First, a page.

Tag Archives: flat leaf parsley

Pasta with Pesto, Tomatoes, and Shredded Beef

I had a bunch of roasted tomatoes and poblano peppers in the freezer from the garden and friends, and I had used a few of each on hamburgers, but I was looking for something else to do with them and ended up making a big batch of pesto, using 1/2 cup for today’s dish and putting the rest in the freezer. It’s a parsley-walnut pesto base with the typical additions of Parmesan cheese and garlic and olive oil, then made richer with roasted tomatoes and poblano peppers.

The poblanos at first made me think of doing a Tex-Mex dish, like beef enchiladas or burritos, but the tomatoes and parsley had me leaning in more of a pasta direction. The Parmesan could go either way, because it’s a lot like the Mexican Cotija cheese. What finally led me in the pasta direction were those last five fresh tomatoes from the garden—well, not really the last because there’s a big flat of green ones in the garage that I’m hoping will ripen this fall. So this dish makes use of both roasted and fresh tomatoes.

This recipe is also about what else to do with a chuck roast than make pot roast with potatoes, carrots, and gravy. Nothing wrong with pot roast, but a chuck roast is flavorful and can be used in many other ways. I have a small chuck roast (about 2 lbs) roasting in the oven on a bed of the fresh tomatoes, peeled and seeded, and 1 cup of beef broth. When the beef is done and falling apart, maybe after 3 hours, there should be a nice sauce in the pan, although it may need to be reduced on the stove. Then I’ll add the pesto and some sautéed mushrooms and mix it all with the pasta, whole wheat bow ties in this case.

Pasta with Pesto, Tomatoes, and Shredded Beef

  • Servings: 4-6
  • Difficulty: easy
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Preheat oven to 350°

2 lb chuck roast

4-5 large tomatoes, peeled, seeded, and roughly chopped

1 cup beef broth or stock or bouillon

salt & pepper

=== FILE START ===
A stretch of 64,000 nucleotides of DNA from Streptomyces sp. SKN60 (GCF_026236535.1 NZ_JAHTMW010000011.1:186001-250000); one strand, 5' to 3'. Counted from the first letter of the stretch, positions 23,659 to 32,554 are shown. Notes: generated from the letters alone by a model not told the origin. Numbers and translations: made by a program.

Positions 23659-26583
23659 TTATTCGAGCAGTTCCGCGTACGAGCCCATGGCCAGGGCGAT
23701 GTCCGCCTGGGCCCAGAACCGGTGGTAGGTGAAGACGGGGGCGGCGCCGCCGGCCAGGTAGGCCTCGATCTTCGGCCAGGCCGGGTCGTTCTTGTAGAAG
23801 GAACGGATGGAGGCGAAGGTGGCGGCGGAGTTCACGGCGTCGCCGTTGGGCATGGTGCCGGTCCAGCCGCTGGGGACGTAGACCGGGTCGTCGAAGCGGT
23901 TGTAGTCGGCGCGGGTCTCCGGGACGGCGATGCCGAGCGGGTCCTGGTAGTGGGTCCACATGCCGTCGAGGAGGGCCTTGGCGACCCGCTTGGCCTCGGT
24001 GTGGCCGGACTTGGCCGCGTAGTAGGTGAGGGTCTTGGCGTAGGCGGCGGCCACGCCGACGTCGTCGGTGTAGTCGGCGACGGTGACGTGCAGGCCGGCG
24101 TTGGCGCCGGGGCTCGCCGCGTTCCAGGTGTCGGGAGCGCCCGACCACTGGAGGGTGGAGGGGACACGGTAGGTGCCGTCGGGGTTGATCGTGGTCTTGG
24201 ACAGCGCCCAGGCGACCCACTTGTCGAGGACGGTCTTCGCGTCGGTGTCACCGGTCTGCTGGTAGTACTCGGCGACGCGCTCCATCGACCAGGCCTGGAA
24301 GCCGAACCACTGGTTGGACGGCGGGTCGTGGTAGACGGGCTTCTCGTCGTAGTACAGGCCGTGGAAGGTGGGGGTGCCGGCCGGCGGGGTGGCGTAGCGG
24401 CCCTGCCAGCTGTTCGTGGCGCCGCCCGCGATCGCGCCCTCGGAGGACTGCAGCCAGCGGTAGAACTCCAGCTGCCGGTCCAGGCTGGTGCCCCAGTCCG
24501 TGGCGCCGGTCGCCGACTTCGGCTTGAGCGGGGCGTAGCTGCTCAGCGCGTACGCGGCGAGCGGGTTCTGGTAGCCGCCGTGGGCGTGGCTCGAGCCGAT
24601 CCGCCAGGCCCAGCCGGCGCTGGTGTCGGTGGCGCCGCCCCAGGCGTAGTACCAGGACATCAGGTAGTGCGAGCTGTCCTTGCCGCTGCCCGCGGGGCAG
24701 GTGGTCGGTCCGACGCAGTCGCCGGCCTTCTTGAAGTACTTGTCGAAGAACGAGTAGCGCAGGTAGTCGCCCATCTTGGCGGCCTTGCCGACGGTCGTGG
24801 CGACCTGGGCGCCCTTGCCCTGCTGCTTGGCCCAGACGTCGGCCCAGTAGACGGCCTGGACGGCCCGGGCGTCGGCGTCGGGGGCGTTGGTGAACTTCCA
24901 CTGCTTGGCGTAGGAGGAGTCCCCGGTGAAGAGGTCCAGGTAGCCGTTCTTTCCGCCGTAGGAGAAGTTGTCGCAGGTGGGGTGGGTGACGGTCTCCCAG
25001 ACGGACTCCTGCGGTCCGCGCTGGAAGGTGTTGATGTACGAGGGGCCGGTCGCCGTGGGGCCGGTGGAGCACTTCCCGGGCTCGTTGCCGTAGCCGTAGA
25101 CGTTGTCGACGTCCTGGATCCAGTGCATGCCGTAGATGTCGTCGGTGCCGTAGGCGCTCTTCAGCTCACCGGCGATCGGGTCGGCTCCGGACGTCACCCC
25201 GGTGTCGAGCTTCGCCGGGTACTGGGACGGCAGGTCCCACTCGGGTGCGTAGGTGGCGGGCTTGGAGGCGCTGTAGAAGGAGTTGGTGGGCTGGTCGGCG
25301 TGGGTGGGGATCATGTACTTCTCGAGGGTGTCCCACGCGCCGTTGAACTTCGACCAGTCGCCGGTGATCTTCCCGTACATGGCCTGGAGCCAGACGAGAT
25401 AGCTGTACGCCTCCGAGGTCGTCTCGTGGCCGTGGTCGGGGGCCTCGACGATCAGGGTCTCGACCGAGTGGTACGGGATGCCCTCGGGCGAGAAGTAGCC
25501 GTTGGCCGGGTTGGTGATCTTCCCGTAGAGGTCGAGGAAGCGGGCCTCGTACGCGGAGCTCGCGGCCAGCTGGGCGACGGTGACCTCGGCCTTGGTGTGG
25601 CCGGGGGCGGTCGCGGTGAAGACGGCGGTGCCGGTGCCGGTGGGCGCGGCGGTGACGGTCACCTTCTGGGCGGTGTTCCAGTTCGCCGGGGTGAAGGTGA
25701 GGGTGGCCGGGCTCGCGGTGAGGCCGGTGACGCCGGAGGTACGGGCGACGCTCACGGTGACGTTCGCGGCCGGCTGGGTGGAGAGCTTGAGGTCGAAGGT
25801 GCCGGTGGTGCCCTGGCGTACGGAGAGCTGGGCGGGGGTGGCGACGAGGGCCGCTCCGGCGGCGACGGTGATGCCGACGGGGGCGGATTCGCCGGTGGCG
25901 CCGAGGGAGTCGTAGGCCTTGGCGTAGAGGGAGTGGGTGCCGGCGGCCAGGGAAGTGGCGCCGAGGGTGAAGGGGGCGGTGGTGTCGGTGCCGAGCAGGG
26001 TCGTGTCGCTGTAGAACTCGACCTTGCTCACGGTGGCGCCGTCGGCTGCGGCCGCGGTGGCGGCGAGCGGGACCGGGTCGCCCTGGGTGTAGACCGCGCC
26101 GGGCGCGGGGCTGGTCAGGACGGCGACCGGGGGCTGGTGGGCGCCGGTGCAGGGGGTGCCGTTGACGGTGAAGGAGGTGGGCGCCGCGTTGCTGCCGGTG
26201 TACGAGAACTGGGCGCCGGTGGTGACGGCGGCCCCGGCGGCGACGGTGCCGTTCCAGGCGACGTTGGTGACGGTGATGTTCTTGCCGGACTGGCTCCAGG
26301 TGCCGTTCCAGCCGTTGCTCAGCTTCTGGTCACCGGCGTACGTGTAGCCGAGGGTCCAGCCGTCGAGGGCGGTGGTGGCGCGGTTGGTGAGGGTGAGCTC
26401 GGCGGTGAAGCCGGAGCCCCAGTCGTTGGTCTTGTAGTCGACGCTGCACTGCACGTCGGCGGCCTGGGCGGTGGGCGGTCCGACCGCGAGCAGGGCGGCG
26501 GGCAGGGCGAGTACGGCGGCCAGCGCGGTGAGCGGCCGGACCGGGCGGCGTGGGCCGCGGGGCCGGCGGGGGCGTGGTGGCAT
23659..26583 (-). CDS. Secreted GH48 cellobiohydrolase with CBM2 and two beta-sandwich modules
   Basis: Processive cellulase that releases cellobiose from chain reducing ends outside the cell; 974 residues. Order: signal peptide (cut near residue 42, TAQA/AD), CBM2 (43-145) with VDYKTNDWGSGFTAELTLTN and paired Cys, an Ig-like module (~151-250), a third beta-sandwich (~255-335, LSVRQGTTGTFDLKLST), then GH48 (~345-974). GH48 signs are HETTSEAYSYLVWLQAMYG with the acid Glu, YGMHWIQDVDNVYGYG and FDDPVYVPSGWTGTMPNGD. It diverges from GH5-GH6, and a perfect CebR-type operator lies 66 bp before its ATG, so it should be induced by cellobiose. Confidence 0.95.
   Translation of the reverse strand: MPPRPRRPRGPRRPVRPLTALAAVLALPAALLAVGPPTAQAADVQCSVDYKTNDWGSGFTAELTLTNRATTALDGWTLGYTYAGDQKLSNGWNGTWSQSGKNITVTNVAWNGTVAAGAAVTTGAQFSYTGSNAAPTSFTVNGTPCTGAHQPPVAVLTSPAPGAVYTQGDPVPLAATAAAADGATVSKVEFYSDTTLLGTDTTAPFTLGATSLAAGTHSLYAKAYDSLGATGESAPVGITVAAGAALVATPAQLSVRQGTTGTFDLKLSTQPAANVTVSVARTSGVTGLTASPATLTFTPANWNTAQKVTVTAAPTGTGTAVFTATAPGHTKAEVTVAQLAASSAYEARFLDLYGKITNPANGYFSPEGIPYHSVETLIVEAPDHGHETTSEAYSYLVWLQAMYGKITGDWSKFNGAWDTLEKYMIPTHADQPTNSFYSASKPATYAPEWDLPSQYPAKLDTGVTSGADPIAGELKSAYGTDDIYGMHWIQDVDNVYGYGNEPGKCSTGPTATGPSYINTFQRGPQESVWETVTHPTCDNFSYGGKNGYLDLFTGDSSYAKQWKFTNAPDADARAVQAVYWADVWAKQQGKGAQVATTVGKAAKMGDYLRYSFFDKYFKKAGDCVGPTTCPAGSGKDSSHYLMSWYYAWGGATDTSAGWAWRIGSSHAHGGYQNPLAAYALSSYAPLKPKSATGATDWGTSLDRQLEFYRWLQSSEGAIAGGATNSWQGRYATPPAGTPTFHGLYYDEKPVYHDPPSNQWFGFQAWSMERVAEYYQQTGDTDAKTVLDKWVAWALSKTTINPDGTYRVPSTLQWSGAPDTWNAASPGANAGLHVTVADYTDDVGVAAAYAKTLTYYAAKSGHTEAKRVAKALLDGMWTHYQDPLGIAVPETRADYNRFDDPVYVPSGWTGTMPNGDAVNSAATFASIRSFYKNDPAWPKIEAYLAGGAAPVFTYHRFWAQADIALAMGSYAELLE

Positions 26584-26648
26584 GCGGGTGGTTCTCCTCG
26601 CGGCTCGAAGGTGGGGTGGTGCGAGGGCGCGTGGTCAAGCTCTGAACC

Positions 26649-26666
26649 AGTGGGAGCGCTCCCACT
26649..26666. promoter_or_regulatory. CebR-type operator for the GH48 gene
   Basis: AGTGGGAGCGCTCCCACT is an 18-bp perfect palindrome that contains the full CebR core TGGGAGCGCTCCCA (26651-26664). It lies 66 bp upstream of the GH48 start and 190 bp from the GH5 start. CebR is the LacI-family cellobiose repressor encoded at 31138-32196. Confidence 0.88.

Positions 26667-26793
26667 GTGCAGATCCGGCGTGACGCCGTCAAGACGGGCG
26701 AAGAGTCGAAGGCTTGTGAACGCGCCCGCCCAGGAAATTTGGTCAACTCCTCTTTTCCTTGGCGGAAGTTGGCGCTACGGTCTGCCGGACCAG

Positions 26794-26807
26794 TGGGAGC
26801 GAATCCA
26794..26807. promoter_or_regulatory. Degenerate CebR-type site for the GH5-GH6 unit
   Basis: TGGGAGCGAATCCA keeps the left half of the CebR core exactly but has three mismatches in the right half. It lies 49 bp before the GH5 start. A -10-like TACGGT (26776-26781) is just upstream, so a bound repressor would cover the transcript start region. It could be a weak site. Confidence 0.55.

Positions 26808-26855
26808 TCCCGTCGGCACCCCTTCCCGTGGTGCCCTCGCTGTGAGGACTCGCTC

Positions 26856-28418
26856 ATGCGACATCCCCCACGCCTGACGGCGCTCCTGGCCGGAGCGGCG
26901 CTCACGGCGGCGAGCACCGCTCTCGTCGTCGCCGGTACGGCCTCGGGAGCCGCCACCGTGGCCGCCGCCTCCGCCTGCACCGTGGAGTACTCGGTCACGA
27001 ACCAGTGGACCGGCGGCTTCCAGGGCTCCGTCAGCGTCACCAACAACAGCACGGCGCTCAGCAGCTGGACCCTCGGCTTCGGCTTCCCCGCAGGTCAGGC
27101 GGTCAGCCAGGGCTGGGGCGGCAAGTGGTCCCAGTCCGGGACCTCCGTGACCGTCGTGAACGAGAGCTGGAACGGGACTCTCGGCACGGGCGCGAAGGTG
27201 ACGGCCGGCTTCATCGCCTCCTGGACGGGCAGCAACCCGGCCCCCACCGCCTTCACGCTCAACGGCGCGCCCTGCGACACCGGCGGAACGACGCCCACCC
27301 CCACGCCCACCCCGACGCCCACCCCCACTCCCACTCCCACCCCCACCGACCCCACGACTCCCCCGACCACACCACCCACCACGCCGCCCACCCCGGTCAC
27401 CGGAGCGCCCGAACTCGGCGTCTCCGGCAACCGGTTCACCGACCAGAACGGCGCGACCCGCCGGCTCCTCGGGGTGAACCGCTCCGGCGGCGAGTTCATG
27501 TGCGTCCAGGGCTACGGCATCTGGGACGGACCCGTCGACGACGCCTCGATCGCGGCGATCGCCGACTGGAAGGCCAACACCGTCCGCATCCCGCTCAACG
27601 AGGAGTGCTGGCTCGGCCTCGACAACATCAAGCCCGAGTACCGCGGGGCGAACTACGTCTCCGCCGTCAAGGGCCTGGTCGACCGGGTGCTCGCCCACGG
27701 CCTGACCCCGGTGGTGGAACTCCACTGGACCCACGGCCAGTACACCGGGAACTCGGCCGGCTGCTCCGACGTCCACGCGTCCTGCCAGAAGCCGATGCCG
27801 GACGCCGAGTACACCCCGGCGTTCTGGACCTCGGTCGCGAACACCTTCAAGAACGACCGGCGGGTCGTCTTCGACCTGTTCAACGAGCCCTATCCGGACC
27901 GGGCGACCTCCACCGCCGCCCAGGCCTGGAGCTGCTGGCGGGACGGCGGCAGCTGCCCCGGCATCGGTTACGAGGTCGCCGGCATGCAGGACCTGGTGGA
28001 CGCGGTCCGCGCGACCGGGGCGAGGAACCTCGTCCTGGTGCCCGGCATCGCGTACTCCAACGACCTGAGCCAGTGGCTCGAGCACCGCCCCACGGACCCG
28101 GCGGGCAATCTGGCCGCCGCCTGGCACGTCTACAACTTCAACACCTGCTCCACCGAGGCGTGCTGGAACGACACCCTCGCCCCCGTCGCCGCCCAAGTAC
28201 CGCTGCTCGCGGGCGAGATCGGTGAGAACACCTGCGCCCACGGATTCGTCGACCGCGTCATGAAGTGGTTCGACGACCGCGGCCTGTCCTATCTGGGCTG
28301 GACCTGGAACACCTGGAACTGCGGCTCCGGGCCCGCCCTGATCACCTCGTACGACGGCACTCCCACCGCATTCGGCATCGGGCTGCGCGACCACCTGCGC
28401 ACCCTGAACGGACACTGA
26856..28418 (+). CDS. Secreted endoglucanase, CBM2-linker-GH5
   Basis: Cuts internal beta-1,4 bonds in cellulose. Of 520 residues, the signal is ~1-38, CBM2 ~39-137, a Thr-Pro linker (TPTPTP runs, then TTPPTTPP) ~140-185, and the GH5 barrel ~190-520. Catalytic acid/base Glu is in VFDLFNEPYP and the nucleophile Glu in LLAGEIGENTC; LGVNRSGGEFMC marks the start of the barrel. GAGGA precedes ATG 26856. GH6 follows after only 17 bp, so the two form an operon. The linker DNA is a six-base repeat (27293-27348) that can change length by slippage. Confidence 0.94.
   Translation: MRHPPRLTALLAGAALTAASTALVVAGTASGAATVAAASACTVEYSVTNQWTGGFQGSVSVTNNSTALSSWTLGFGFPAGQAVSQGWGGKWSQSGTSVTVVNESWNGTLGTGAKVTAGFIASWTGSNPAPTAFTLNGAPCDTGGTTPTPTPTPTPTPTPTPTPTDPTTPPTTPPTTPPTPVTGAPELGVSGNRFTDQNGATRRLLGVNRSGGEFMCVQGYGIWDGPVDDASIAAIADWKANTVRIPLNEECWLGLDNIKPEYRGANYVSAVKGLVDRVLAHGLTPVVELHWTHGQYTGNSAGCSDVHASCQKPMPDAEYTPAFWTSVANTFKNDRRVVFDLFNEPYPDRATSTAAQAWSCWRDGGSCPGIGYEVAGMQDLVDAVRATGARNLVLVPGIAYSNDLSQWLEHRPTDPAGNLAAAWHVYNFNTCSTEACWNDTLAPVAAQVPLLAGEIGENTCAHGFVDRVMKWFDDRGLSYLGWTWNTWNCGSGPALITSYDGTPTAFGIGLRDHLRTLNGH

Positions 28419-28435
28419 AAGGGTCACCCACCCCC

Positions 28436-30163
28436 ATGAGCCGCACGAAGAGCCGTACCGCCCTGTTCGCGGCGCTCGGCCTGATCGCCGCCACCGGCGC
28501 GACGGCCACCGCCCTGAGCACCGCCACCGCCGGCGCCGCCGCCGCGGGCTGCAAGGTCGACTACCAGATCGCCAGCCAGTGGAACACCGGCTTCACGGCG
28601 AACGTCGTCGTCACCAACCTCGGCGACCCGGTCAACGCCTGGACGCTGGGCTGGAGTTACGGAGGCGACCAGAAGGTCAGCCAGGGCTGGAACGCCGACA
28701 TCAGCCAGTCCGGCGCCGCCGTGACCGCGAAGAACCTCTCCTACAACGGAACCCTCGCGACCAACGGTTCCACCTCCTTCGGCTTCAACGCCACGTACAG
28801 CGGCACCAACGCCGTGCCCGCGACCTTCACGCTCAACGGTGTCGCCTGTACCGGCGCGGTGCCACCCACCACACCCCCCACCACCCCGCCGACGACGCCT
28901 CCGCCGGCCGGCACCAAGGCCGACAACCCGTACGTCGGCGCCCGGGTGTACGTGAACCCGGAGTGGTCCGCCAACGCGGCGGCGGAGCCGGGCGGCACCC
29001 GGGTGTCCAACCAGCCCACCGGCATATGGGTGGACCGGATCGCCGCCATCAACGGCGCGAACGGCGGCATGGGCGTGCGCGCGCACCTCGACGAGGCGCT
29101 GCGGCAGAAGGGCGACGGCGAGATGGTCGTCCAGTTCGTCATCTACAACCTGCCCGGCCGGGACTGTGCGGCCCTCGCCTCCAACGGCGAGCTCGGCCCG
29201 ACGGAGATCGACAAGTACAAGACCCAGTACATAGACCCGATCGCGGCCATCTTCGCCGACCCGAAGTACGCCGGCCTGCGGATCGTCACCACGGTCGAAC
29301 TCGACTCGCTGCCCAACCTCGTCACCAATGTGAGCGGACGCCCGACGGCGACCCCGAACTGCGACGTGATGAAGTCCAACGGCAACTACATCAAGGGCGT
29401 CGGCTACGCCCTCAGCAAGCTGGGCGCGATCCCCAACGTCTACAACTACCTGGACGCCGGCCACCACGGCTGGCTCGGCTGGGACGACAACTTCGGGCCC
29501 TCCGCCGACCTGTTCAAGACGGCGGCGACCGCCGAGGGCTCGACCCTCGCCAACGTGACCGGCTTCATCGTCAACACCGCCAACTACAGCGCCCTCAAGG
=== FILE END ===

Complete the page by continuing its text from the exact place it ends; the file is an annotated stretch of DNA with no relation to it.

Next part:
1/2-1 cup Roasted Tomato and Poblano pesto (see below) or your favorite pesto

12 oz button mushrooms, sliced and sautéed in olive oil

1/2 lb pasta, cooked according to package directions

  1. On bottom of small roasting pan, place tomatoes and beef broth.
  2. Arrange chuck roast on top of tomatoes and broth. Salt and pepper the roast.
  3. Cover and roast for about 2 1/2-3 hours, until meat is easy to pull apart.
  4. Remove roast to cutting board and pull meat into shreds, discarding fat and connective tissue.
  5. If necessary, pour tomatoes and beef broth into small saucepan, bring to boil, then simmer, uncovered until it cooks down to about 2 cups.
  6. Stir in 1/2 cup pesto and taste. I don’t add any extra salt, because I find pesto to be salty enough for the whole dish. You can add more pesto to suit your taste.
  7. Stir in sautéed mushrooms and shredded beef. Pour over cooked pasta.

Roasted Tomato and Poblano Pesto

2-3 cups flat leaf parsley

1/2 cup Parmigiano Reggiano cheese, grated

8-12 roasted tomato halves (roasted with salt, olive oil, and thyme)

3-4 roasted poblano peppers, peeled and seeded

3 cloves garlic

1/2 cup walnuts

olive oil to reach desired consistency, maybe 1/2 cup

salt & pepper to taste (I felt my tomatoes and the cheese added enough salt)

  1. Place all ingredients, except oil, in a food processor.
  2. Begin processing the ingredients, adding olive oil through the chute until it all comes to a fine and thick consistency.
  3. Reserve 1/2-1 cup for the pasta dish.

Spaghetti Squash Gratin with Apples and Sausage